Grumpy, I was so pleased to see you single out one of my favorite passages too, namely, the one when Mary and Laura discuss human depravity and divine grace.


MG, yes, the description of the crafts is just very fascinating, even to an utterly 'un-crafty' person like me.

I agree,the way she always shows the scene through Laura's eyes is brilliant. It's what makes the books so empathetic.

My mother was a fashion designer. It's not the same as a seam stress, but still, to design the 'original' of each 'line' she would stand working on a model for days with pins here and there and bits of cloth tucked back and forth. That's part of the interest of the dress making bits for me. You have to realize I can barely thread a needle. Late in life, my mother was shocked to discover that I take all my mending and alteration to the dry cleaner for them to do it. There were always the workers on the sewing floor to do it for me when I was a child! After I came to America I tried to sew on a button or take up a hem or something by myself, at home, and my mother had to coax me to get the needle through the thread over the phone, transatlantic. 'Try bringing the needle toward the thread', she said down the phone line. So one does not have to be much of a seamstress to appreciate those passages in the Little House books! I wish I did understand better some things they were doing, like how the little girls are making those quilts. Other things I think I did grasp a little better than most, from having seen a lot of sewing done.

MG: It's also that almost nothing happens that Laura doesn't see with her own eyes--if something happens off-camera, so to speak, the reader learns of it only because someone tells Laura, or speaks of it in her presence. As narratives, these books are really well crafted.

Another book that's written that way is the old testament. Its probably the most important influence on Laura's literary skills, given that the big old family Bible is one of the few books that is always there.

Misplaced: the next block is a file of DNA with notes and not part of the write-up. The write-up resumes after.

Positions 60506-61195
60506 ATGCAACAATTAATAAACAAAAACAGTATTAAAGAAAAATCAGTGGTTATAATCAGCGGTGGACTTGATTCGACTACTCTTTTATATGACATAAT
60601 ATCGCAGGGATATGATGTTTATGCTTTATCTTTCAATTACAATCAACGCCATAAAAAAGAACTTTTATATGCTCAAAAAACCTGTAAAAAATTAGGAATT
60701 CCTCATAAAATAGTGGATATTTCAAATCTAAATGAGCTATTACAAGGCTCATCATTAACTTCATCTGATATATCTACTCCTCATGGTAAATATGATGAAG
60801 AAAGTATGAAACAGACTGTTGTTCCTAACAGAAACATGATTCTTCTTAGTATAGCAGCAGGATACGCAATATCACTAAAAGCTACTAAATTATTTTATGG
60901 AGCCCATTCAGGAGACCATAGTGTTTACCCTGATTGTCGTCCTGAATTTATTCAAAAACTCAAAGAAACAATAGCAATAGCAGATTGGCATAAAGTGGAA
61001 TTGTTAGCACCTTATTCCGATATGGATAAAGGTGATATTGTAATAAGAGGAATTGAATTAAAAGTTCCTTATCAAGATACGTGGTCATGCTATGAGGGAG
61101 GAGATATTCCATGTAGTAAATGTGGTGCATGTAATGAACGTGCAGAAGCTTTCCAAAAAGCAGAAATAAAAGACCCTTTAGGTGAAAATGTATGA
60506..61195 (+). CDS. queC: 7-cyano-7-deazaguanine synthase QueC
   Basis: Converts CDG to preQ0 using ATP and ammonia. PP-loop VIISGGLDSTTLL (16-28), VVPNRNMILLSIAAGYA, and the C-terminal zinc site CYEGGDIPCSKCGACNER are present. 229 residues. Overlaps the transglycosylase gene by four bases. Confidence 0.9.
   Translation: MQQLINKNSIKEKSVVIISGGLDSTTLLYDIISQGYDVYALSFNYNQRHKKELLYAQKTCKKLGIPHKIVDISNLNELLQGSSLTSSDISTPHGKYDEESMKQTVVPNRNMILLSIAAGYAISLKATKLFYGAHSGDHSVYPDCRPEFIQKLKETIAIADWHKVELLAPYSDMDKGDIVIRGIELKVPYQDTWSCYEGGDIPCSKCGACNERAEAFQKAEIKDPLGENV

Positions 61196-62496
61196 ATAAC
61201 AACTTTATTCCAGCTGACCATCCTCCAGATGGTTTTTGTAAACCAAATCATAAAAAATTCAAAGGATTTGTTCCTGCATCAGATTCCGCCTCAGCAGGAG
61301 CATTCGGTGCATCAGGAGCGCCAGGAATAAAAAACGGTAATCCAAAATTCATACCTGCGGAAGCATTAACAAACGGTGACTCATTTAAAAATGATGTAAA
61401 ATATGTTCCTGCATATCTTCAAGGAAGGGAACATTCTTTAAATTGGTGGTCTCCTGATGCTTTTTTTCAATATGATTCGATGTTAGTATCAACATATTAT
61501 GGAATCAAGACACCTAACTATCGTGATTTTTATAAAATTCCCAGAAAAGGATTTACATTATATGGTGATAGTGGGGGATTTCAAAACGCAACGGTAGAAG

Do you remember when it's very hot and a Sunday and Laura can't bear the thought of the land of milk and honey - wading in all that milk and honey?

Yes, Janet, the pig and the bear would definitely have been interesting.

I sewed on a button a year or two ago. I looked up how to do it on the internet.

I remember watching my maternal grandmother churn butter, and actually it was interesting, although I can imagine it would not have been very interesting to read about. She let me help, or more likely "help". And I'm thinking she had one of those molds with a design on it. At any rate I know I've seen one, though I may be mixing up my memories. Also "help"ed my grandfather milk a few times. I remember that very distinctively--the way it felt and the sound it made. They had had a dairy farm, and sold it before I was born, but still kept a cow in a shed near the house, though they lived in "town"--a very tiny town, really more a village. This would have been in the 1950s.

I've never understood the view that because these are books from a girl's perspective, they are specifically "books for girls".

My paternal grandmother used to make butter by putting the cream in a mason jar with a marble and shaking it until the butter came. She must have had amazing arm muscles.


What I was trying to say earlier when the computer stole my comment was this.

The Long Winter is very hard to read. They had 7 months of almost unremitting blizzards and they were dreadfully short of fuel and food. You feel like you are living through this with them.

The main impact of the book for me, though, was that it really illustrates the difference between rugged individualism and Christian community. The people in the town basically all lived on one street and while some were in danger of losing their lives, others had what they needed. If, for instance, the hotel owner had let a couple of families stay with him, they could have used the same amount of fuel to keep more people warm, but no, everyone stayed at home, and I suppose it's possible that some of them froze to death. Pa had to ride out to their farm and bring back loads of grass in the brief intervals between the blizzards. Then they spent all their time twisting the grass into sticks to burn.


Yes, she must have, Janet.

Paul, when I describe a book as being for girls (or women), I just mean that girls are likely to enjoy it more than boys. It has more to do with the subject and treatment than whether the point of view is male or female. I haven't read the Little House books but from what people are saying about them I don't think I would have liked them all that much if I'd read them as a boy.